Monday, April 13, 2020

Piedmont Picking: Blues Not Doleful In Etta Baker's Hands

By BRUCE HENDERSON - The Charlotte Observer, December 27, 1988

"I dream music. I hear chords in my sleep." — Etta Baker 

"I say they (the blues) make me feel good. It's supposed to be based on somebody's sadness, but aren't you glad it's somebody else's and not yours?" - Etta Baker

They call the music she coaxes from her six-string acoustic guitar the Piedmont blues, but to Etta Baker it is the language of joy and remembrance. 

It sounds that way, too, as she lightly picks out the melody of "Dew Drops," the first tune she can remember her daddy playing more than 70 years ago in the Caldwell County foothills. 

"A-many mornings I've been awakened by my daddy's banjo, and the smell of ham cooking and apples frying," she said last week. "And it was impossible to lay in bed when I smelled all that good food, and my daddy playing. 

"It's just been a wonderful life, as far back as I can remember." 

Folklorists regard Baker, at 75, as one of the finest guitarists in the two-finger picking style that characterizes the Piedmont blues. On Jan. 18 in Raleigh, she and seven other masters of traditional arts will be honored as the first recipients of the N.C. Folk Heritage Award from the N.C. Arts Council, worth $2,000 apiece. 

After 23 years of work at a Morganton textile mill, she now performs at festivals nationwide, including JazzCharlotte. 

Baker has no formal music training, nor can she read music. But, she said from her small frame house under a spreading magnolia tree, "I dream music. I hear chords in my sleep."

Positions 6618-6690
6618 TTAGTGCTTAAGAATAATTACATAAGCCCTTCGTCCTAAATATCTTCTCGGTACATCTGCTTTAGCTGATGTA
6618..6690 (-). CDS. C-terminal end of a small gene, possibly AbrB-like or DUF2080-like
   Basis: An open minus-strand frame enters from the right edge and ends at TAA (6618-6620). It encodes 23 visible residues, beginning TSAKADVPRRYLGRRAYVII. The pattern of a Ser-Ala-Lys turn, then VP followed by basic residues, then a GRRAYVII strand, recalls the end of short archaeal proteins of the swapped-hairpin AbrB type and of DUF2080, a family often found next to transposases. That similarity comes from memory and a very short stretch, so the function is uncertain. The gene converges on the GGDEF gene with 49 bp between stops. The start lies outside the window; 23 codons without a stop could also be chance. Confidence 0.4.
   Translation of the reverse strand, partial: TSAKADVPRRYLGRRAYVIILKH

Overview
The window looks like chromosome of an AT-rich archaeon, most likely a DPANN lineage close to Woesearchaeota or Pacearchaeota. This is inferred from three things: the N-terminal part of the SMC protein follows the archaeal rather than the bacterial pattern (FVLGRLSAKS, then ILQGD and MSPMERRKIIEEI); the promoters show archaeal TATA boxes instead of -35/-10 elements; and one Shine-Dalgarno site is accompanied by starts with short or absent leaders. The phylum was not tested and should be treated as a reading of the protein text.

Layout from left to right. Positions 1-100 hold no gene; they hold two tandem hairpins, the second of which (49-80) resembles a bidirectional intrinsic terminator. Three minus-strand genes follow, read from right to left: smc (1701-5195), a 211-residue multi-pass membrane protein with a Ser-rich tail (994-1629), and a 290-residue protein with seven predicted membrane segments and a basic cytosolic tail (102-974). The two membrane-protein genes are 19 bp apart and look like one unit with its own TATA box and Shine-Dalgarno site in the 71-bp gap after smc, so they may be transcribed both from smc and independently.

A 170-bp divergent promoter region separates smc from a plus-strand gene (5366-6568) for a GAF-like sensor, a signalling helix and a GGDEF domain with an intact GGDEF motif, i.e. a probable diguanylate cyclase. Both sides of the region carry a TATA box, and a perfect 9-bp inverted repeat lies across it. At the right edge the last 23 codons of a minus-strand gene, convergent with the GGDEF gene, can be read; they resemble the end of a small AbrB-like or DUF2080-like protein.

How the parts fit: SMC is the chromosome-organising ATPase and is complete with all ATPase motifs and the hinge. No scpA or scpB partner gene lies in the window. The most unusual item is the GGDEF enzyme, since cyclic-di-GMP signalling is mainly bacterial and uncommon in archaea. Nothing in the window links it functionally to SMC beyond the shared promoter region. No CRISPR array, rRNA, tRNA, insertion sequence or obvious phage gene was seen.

Born in the Johns River community of Caldwell County, where her father hunted and farmed for a living, she grew up near Richmond as the last of eight children. The family, which later returned to North Carolina, had black, Cherokee and Irish and musical — bloodlines. 

Boone Reid, her father, played banjo, fiddle, and guitar: her mother played harmonica and Jew's harp. Her brothers and sister also played the eclectic mix of traditional mountain tunes and popular music in their racially mixed community, at corn shuckings and house parties where music was sometimes made all night. 

"I've seen my daddy dance, and he was a tall man, but so light on his feet that you could barely hear him on the floor," she said. 

Before age 3, she was plucking out notes on a small guitar as it lay flat across her lap. It was during the family's time in Virginia that she first heard "the most sweetest music" — the blues. 

"I've had people ask me how the blues make me feel, and I say they make me feel good," she said. "It's supposed to be based on somebody's sadness, but aren't you glad it's somebody else's and not yours?" 

She's known now for her inventive performances and the delicate picking style she developed. 

"I make myself play every day about one hour and 45 minutes," she said. "If I make a sound that doesn't sound just right, I'll do it all over again. I just want to get to the point where I can tell myself, 'Etta, you can play.' 

"But I'm not there yet. I'm working on it, though." 

Baker was first recorded in 1956 for the influential album "Instrumental Music of the Southern Appalachians" and two years later left the mill for music.